Impressions of India
As a prelude to the full global reset of our Levi’s® women’s product line, I recently traveled to India to share LS&Co.’s story of women’s wear. India has an amazing history dating back thousands of years, making this visit an incredible experience for a historian. From ancient forts to breathtaking monuments, the sites of India exceeded my expectations. The lush foliage and animal life — monkeys, elephants, water buffalo, and a variety of birds just to name a few — all added to the wonder.
Prior to my presentation I visited the world-famous Taj Mahal, carrying our first women’s blue jeans with me. I enjoyed a sunrise visit to the amazing marble edifice and learned the history of this world heritage site.
What do the Taj Mahal and Lady Levi’s® have in common? Both were created for women. The Taj Mahal was built by grief-stricken Mughal Emperor Shah Jahan as a memorial to his third wife, Mumtaz, who died giving birth to their fourteenth child.
Weaving a Colorful Clothing History
From the Taj Mahal I traveled to Jaipur, one of India’s textile centers, to experience Indian printing and tailoring. LS&Co.’s oldest blue jeans, our XX (~1879) and Calico (1890) pants, take on patterns like “whiskering” from years of wear rubbing away the denim’s natural indigo dye. In Jaipur, prints are also made using vegetable dye, but the patterns are formed by hand-stamping fabric with wooden block prints. Custom tailoring is also common in Jaipur and I couldn’t resist ordering a made-to-order embroidered shirt.
Another Jaipur surprise? Royal women wore a type of pants! I spotted a painting of a women wearing pants in Jaipur’s City Palace. In contrast to the women who first dressed in Lady Levi’s® blue jeans in 1934, many Hindi women wore leggings beneath their flowing skirts decades prior to American women adopting pants. As a souvenir to document this practice, I bought an illustration from an artist displaying his works nearby. The look reminded me of LS&Co.’s first women’s garment, Freedom-Alls (1918), a one-piece tunic worn atop balloon pants. I later learned about traditional woman’s trousers called salwar (loose but fitted at the ankles) or churidar (loose to the knees and fitted at the calf).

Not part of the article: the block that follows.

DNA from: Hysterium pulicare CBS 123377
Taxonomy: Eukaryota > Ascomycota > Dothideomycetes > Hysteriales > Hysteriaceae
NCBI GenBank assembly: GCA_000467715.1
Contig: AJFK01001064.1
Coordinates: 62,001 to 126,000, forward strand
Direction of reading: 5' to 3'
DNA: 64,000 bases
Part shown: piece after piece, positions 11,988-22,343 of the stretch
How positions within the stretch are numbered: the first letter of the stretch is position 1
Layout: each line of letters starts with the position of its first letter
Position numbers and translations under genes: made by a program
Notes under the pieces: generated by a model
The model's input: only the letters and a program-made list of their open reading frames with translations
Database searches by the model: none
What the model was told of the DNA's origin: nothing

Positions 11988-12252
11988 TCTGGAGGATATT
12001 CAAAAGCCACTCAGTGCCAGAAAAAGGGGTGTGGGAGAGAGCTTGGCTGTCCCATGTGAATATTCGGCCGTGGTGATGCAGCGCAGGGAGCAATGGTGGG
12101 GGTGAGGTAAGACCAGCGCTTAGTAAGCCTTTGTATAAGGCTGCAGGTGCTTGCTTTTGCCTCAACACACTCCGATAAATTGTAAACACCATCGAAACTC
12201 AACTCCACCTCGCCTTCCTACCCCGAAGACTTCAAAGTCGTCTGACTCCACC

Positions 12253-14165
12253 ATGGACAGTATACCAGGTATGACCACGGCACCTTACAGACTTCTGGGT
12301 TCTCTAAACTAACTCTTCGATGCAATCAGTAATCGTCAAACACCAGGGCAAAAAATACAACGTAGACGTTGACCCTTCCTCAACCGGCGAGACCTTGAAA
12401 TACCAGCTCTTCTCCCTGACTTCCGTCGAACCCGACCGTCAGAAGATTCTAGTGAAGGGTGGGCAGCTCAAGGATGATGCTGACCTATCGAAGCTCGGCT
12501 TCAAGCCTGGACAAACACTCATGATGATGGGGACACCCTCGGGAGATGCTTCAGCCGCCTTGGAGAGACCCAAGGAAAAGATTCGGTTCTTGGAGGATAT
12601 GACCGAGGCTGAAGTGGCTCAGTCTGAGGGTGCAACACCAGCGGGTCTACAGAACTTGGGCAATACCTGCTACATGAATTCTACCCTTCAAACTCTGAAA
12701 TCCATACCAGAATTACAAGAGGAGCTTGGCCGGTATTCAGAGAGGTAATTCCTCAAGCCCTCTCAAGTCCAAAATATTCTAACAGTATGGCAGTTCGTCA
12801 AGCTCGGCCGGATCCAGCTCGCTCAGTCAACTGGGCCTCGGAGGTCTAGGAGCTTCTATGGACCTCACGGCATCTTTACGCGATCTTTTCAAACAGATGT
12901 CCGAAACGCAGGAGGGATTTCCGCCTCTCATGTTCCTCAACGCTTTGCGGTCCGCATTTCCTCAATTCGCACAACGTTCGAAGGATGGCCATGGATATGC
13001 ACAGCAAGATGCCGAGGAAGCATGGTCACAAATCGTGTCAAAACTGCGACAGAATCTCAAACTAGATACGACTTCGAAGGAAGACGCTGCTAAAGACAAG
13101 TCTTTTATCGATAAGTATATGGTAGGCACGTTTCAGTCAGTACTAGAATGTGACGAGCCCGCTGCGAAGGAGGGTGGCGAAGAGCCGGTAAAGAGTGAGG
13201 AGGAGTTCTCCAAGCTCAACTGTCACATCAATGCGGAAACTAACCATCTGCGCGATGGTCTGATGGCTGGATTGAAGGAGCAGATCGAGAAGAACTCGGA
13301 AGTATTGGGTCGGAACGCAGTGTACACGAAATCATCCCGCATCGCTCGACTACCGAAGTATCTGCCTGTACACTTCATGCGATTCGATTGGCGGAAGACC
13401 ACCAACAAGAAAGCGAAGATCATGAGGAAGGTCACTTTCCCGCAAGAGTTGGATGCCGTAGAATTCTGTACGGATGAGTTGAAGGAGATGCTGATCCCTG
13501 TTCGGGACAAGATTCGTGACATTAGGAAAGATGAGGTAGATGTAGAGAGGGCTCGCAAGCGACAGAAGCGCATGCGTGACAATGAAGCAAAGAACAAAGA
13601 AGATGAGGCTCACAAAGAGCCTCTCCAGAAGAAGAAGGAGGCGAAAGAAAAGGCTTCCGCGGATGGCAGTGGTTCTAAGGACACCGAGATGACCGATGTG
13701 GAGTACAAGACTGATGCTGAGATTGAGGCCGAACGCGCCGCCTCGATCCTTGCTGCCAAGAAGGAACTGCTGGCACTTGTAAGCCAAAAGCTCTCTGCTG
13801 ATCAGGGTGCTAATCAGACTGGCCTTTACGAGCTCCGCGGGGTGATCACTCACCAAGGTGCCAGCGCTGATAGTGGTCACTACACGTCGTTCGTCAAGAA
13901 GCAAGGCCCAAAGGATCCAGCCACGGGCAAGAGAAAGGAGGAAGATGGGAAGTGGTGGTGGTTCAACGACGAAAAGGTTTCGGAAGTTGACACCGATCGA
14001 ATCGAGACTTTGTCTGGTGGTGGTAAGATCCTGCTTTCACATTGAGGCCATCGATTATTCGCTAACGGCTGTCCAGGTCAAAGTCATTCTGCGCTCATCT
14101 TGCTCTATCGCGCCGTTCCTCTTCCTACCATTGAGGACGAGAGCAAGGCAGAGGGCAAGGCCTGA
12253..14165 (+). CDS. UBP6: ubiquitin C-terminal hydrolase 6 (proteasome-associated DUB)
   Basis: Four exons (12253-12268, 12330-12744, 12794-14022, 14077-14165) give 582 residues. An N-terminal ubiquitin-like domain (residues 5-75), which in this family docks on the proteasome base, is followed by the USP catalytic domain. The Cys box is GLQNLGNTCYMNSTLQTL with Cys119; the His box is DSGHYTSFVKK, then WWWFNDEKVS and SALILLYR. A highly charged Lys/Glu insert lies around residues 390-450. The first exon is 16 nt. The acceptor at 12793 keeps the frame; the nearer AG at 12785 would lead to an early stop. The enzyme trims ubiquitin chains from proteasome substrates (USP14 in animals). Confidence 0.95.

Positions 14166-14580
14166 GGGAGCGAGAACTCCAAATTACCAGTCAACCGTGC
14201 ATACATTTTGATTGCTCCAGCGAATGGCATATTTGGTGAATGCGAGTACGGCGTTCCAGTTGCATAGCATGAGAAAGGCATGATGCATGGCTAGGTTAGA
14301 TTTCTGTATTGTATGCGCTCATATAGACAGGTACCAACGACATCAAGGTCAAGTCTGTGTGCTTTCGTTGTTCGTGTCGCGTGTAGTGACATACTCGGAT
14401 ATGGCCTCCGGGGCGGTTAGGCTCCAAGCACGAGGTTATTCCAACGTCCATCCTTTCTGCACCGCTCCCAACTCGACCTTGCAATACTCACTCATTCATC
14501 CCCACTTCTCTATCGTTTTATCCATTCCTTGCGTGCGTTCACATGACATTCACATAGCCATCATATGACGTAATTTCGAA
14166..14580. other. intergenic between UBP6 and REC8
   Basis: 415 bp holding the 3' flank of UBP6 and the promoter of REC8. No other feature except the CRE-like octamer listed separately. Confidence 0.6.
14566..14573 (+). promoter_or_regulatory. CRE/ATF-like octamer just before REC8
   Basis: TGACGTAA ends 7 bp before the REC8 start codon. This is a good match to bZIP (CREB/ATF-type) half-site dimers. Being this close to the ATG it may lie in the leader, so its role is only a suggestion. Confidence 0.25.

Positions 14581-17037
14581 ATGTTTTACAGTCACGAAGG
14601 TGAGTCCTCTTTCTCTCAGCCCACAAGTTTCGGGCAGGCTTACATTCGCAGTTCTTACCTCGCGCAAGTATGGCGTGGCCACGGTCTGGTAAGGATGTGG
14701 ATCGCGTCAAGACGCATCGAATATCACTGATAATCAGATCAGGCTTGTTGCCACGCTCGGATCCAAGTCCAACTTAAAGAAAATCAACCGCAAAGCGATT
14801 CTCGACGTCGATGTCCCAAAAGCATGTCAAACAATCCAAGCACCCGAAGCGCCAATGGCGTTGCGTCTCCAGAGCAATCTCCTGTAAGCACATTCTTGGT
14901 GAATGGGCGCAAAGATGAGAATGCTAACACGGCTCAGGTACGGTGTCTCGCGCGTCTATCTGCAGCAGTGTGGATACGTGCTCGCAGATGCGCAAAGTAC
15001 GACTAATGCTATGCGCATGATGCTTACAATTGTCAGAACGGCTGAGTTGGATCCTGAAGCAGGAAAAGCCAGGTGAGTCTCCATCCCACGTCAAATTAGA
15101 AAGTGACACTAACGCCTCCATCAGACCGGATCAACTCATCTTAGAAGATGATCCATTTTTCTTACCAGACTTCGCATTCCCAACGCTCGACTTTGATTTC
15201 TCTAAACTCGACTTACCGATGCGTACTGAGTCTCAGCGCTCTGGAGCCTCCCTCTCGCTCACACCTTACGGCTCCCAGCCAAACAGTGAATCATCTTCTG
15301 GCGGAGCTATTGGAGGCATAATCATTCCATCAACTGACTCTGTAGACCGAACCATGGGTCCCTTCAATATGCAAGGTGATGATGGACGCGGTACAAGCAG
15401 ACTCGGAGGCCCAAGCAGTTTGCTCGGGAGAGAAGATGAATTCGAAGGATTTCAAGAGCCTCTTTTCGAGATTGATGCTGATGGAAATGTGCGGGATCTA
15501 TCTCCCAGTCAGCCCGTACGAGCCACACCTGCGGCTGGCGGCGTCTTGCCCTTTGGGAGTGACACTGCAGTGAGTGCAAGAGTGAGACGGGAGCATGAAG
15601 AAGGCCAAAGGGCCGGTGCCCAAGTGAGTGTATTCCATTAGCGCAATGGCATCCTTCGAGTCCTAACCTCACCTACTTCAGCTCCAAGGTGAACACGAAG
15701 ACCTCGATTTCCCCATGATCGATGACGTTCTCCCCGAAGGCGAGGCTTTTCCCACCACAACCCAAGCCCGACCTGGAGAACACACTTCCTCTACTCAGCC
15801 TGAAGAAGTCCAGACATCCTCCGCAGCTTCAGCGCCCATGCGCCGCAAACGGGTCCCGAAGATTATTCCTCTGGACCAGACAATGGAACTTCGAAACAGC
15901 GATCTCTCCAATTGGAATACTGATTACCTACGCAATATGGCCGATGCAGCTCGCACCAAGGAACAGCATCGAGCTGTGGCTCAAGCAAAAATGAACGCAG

Although pants have been worn by Indian women for generations, Indians are relative newcomers to blue jeans. According to Clare Wilkinson-Weber in Screening Jeans in Bollywood, Bollywood male Hindi film stars first donned denim in the early to mid-1970s, with female film stars wearing jeans by the late 1970s. It took another twenty years before blue jeans gained general acceptance in India. Wilkinson-Weber explains that this trend culminated in the 1990s when the desire to emulate movie costumes met with relaxed foreign import curbs and a proliferating consumer goods market.
Given India’s recent history with denim, sharing the evolution of women’s blue jeans was important to give Indian media and social networkers the context for our new women’s denim line.
With sightseeing behind me, I headed to Mumbai. Media and bloggers arrived for an early evening event at our flagship store on Linking Road. Meeta Bharvani, Marketing Lead for the Levi’s® Brand in India, kicked off the event. My job? To chronicle the history of women’s products and marketing at LS&Co. My goal was to demonstrate that our latest women’s products are 80+ years in the making.
My presentation featured vintage garments, advertisements and marketing pieces. I shared six Levi’s® vintage garments that I hand-carried from the Levi Strauss & Co. Archives. The feature piece was “Harriet,” our oldest pair of Lady Levi’s® Lot 701 from the 1930s. Other garments included a slim black pair of Ranch Pants with pearl buttons from the 1960s, 1970s bell bottoms, 1980s women’s 501® jeans—my high school uniform—and our 2001 Superlows.
More to Come
My trip to India was a rare opportunity to experience the global reach of Levi’s® jeans — a huge contrast to their humble San Francisco origins. I’ll continue sharing our history of women’s products at events later in the year. Stay tuned…